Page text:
One of the many reasons people have in receiving music instruction, especially if they happen to play the guitar, is to acquire a deeper awareness of the principles of music theory that govern much of what they hear and play. For whatever the cause, students of other musical instruments seem to collect this information more efficiently as they learn. It's very common, on the other hand, for a guitarist/bassist to play for many years primarily by ear, without any solid understanding of why something works or doesn't. This lack, I've found, is what often propels someone to begin studying music to a more serious degree. Unfortunately, guitar teachers and students alike tend to over-emphasize the theoretical side of music, as they often do the technical side as well. This brief article addresses that issue.
I've used the word "balance" several times during past discussions of musical pursuit. That word really applies to this situation, because it's extremely important to keep your mind available when you need it, but slightly behind what you hear and feel. Sort of like a "shadow." I like to call it "keeping the theory behind the fact." How is this balance accomplished?
Well, for starters, you have to be focused and centered on what you're trying to accomplish musically, even if only over a relatively short period of time. To use a rather extreme scenario, for instance, it would be utterly absurd for a guitarist who's main career goal is country/folk vocal accompaniment to actively pursue a master's degree in classical music composition. A much wiser use of time would be in expanding song vocabulary, and acquiring a better awareness of common accompaniment techniques. This type of theoretical pursuit would be much more relevant for that person's goals, and would result in a well-balanced musician. Of course that example is rather ridiculous, but I wanted to make a point. Let's talk about typical situations that I do witness on a regular basis.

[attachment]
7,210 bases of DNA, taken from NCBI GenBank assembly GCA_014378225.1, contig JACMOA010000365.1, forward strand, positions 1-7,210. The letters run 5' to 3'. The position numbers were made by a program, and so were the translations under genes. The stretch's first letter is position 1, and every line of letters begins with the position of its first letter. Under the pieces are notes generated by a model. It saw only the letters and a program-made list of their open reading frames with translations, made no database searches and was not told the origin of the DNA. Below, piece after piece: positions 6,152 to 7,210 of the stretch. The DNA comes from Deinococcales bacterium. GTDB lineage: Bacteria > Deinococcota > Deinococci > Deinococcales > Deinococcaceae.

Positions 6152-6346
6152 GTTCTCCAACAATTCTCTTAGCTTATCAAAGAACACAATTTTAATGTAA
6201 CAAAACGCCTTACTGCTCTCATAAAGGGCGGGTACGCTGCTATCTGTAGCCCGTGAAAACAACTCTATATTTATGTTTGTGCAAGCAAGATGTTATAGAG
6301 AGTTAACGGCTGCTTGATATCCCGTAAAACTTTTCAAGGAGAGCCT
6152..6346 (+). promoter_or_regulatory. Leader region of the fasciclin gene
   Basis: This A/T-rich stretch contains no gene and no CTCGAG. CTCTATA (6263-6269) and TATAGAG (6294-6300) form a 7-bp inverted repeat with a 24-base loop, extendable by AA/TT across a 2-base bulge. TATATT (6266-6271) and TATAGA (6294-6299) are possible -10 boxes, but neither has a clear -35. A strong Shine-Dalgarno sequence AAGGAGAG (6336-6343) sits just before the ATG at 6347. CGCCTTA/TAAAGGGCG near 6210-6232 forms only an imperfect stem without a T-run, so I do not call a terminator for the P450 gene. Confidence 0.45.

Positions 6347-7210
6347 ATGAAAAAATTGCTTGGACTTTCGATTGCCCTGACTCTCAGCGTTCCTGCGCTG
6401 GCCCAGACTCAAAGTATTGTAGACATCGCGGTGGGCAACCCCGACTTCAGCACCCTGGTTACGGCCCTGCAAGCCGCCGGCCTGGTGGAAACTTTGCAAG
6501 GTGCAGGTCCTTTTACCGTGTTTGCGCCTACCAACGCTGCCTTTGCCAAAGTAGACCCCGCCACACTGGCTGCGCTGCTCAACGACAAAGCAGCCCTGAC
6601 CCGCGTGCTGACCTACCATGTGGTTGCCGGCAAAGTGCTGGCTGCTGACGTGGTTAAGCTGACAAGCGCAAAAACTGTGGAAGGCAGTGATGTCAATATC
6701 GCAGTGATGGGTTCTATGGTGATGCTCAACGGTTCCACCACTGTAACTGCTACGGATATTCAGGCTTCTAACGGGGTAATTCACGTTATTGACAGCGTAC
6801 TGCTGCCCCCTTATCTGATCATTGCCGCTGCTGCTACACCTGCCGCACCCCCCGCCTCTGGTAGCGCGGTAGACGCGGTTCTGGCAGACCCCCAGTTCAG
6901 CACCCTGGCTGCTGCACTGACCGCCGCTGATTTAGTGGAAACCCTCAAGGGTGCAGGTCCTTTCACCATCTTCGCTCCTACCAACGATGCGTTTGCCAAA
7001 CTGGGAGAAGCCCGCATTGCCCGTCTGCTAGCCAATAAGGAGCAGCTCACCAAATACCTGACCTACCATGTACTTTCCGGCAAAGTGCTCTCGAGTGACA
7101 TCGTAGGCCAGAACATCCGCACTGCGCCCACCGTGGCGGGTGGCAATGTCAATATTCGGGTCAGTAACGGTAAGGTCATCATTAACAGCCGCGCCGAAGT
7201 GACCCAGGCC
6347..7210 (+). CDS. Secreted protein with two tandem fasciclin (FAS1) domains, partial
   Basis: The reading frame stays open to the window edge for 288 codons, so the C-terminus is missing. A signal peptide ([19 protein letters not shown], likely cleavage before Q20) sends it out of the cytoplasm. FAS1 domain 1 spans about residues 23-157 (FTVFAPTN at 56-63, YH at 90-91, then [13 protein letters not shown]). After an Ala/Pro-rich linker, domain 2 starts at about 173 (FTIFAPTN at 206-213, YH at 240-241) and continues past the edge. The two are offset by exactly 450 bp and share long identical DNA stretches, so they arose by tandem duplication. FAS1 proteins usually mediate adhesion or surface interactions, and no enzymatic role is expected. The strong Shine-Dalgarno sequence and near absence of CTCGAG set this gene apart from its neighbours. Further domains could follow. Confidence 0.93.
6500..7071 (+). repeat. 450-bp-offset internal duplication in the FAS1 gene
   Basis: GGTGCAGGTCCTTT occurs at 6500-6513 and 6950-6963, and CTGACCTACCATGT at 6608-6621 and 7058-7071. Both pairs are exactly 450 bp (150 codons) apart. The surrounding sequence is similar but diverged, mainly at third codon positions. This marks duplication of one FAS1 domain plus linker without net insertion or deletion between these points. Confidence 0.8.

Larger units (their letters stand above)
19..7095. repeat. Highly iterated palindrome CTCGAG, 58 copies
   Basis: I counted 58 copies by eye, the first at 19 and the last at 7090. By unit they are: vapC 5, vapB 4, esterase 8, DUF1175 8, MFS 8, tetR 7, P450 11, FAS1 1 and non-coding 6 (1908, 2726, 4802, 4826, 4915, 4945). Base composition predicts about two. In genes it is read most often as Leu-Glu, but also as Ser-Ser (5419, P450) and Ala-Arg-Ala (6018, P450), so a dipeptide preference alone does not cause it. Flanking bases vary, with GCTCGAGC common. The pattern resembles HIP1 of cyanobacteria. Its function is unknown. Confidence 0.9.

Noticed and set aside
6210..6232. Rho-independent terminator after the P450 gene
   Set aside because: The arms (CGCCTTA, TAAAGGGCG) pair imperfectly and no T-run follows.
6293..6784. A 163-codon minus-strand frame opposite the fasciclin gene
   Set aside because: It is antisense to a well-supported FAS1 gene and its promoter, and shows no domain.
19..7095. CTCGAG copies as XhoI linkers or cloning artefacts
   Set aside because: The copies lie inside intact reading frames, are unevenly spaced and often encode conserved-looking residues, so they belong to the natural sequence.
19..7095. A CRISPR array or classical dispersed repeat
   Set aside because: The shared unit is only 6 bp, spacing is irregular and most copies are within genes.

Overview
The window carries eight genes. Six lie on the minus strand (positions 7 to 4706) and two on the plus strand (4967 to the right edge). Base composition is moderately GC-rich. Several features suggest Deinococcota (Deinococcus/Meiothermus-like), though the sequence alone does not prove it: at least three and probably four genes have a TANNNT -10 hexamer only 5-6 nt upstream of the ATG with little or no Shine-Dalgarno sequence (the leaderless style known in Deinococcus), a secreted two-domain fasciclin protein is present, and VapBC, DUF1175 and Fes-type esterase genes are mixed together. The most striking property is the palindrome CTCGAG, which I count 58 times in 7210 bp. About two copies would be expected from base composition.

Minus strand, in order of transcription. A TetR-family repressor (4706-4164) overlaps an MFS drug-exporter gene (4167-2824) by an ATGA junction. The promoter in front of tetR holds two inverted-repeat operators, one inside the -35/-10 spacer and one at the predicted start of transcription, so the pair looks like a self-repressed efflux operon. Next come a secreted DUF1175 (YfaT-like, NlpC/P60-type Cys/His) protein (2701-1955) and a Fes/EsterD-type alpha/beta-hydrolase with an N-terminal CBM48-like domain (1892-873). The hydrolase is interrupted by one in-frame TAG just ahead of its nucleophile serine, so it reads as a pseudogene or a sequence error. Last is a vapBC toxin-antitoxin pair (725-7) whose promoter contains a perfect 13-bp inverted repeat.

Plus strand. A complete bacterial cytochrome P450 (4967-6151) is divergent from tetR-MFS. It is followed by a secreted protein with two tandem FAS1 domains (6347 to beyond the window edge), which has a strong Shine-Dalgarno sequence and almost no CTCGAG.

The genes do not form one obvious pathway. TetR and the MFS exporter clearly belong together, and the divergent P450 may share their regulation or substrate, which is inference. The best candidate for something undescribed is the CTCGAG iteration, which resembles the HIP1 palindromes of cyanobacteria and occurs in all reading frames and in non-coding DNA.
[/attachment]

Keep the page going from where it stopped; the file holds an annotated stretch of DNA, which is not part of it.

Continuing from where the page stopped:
One of these concerns the attraction to jazz and classical idioms based on a thirst for sophistication, and not on the sheer love for the music. I have a problem with players saying things like "Well, if I could play jazz (or classical), than I could play anything". History simply doesn't support that notion. There are just so many fine jazz and classical players who sound terrible trying to play even basic blues or rock and roll. And vice versa, of course. The bottom-line is that you don't need to be a "rocket scientist" to make good music, no matter what the style. What you do need is an honest desire, and a path based in reality, not abstraction.
Never forget that music is a "language" with many different dialects. You'll learn the most practical theory by acquiring that language, both by imitating others that speak it well, and by developing a vocabulary of material in that specific style. Want to play blues? Learn the language. Write pop songs? Learn the language. Play jazz? Learn the language. Rock? Classical? Country? Compose a symphony? Learn the language.
You see, the fact of the matter is that "talk is cheap" throughout the music world. What I want is to hear and be someone who can play first, then talk later. And when you think about it realistically, that's exactly what your audience wants, too. Focus on language, feeling, and "keeping the theory behind the fact!" Happy trails...
"Coach's Corner" is an ongoing addition to Vision Music. The purpose of these brief articles is to share philosophy, offer practical insights, and to enhance your musical studies.
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